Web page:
I got to the top of the pitch, sat down and needed 5 to compose myself, after muttering that I was never climbing a wet route again, I hated new routing on rock, it was wet and minging and I was giving up rock climbing for good as I was utterly hopeless and crap! I then ran out the rope up to the top of the cliff, which was just scrambling, untied and scrambled up to our sacks, brooding and feeling embarrassed by my display of utter patheticness and inability to climb. I hate the sheer indignity of having to be hauled when finding something too difficult and yet I make it worse on myself by losing my temper. I wish I could stay calm and collected and in control, and I need to find a way of tempering my volatile nature so it doesn't affect my head when climbing. It's a damn shame as in retrospect, if it had been dry, then I could appreciate what an amazing route it was, I mean the rock scenery and positions were so spectacular.
Whilst I'd been shouting and screaming my head off, a couple had been scrambling up to the top, from Sail Mhor and I was mortified to meet them on the descent down the scree from the top and apologised profusely for all the noise they must have had to listen too. They had walked in to climb, but found it too wet for their liking, which did make me feel a little better that I'd struggled cos we had been attempting a steep and sustained VS in those conditions. The descent didn't seem to be so bad this time round and we flew down in no time at all.

The next day was forecast for high winds and rain and so climbing was out the question. I'd taken my running stuff up to Andy's to get some exercise and when Andy mentioned walking up another Graham to do some mapping for the SMC Graham's book, I decided that I'd do a hill run.
Carn na h-Easgainn sits at just over 600m and near a large windfarm. Andy dislikes windfarms but I think they look alright, all futuristic looking, though I wouldn't like to see them scattered about everywhere. There has been a new track built up there recently and it was to map this track that we were going up for.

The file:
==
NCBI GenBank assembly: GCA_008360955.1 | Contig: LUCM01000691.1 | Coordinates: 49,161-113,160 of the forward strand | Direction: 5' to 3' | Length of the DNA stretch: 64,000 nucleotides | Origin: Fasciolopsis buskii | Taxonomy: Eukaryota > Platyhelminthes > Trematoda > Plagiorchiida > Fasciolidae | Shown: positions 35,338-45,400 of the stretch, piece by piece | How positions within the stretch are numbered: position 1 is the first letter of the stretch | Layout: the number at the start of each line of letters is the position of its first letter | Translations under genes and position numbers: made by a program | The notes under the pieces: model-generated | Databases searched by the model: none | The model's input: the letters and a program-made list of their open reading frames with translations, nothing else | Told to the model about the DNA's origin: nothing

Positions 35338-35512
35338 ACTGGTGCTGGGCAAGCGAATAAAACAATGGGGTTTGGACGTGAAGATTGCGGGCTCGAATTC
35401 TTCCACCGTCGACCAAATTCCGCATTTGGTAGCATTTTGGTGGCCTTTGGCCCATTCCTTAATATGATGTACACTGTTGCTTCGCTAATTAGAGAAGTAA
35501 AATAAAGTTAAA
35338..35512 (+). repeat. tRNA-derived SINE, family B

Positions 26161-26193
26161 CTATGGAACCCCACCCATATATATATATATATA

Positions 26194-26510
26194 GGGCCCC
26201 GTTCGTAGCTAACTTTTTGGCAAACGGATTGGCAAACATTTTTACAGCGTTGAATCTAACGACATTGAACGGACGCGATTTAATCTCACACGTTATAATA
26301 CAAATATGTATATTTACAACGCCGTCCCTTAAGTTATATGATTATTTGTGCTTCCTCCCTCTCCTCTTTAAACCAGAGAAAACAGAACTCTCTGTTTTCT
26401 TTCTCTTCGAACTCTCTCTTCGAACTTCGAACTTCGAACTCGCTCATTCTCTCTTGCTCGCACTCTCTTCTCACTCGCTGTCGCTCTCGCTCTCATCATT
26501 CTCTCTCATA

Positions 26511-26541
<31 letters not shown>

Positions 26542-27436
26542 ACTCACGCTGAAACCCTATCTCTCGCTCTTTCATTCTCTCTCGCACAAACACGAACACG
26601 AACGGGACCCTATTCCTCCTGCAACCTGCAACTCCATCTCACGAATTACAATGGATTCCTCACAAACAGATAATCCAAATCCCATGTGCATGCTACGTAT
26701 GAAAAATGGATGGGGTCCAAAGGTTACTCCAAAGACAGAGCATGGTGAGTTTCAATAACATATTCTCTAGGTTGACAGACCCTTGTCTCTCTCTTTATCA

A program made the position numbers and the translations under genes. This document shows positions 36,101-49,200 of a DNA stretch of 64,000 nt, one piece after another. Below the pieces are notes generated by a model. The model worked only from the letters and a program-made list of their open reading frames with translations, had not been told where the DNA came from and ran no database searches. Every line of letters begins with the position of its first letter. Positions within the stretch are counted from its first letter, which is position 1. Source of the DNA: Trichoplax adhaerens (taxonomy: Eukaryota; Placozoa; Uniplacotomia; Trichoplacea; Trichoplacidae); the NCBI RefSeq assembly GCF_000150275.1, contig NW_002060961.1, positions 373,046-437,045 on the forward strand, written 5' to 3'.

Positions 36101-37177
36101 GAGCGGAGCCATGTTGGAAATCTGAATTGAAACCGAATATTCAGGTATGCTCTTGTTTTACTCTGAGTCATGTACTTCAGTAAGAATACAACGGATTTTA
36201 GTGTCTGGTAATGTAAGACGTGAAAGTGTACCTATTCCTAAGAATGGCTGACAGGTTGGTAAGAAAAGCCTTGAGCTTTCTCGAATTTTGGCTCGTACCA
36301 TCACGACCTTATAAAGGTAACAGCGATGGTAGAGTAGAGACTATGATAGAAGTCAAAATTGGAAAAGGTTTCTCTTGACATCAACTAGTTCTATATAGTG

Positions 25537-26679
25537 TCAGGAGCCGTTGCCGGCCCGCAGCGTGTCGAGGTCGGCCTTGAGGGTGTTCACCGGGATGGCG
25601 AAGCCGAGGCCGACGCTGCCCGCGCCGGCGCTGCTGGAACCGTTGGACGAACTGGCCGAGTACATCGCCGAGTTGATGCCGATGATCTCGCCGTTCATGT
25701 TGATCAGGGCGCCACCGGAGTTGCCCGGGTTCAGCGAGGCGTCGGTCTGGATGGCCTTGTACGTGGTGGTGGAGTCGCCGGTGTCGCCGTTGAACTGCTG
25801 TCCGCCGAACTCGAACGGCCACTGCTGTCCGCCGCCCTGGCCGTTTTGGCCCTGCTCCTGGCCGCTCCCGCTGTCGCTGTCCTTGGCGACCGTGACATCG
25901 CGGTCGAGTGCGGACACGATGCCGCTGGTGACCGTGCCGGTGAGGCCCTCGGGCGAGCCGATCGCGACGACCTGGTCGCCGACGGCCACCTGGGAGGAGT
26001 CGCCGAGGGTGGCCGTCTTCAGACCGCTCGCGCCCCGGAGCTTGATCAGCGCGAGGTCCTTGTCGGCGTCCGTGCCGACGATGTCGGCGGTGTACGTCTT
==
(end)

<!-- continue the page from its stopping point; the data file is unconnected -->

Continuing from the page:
After walking for 5 mins or so to warm up, I started my run. It involved run/walk/run/walk right to the top. The top was closer than I realised (we'd managed to drive a fair bit of the way up) and I got there by running for 1 minute, walking for I minute, running for 1 minute, walk for a minute, run for 30 secs, walk 30secs, run for 25 secs up an excruciatingly steep bit, walk for 25, my body not wanting to run yet, but forcing myself to run another 30, walk 30, then run the final stretch to the top. I was running against the wind the whole way and at 40mph it was knocking my breath away and blowing spit out my mouth in my exertion! I waited for Andy to get to the top, he wasn't far behind and he went off left whilst I ran the longer track right to see if it joined up with a track lower down which was already on the map.
This section was gently undulating but still into the wind, and running along listening to Patti Smith was most enjoyable! I've missed running out in the hills! Took a slow leg back up to the summit and told Andy I'd see him back at the car, before setting off at a slow run which got faster and faster as the ground descended more steeply. I'd forgotten just how mental it is to release your brakes when running downhill steeply. I was flying! My strides long and free, the wind gushing behind me, pushing me all the faster! Thoughts that if I fell by placing an awkward step on the rough ground, I'd more than likely break my leg, were off little consequence! Exhilarating!
I had time to have a big drink, mull around deciding whether to change or not, deciding not to as I wanted to do my core strengthening exercises back at the house so no point getting into clean clothes. Then do all my leg stretches and boy were my quads tight! They've not worked like that for a while!


fazerpup said...

I had the pleasure of listening to your curses, and was glad that it was not me that you were yelling at! It did look incredibly steep though, and I can imagine the climb being fairly intimidating!

Having wimped out of doing a long Diff, i spent the rest of the day looking at the increasingly dry looking rock wondering why I had not felt up to climbing. I felt a bit better when you said that the rock was wet in the cracks, and was "pleased" at my discretion. But I still wonder what the climb would have been like. I guess I just wimped out!

I can't wait to get back to Beinn Eighe in better conditions and get on a climb or two. There looks like some fantastic lines

Sonya said...

Hello again,

yeah Beinn Eighe is such a fantastic hill to climb on, really stunning.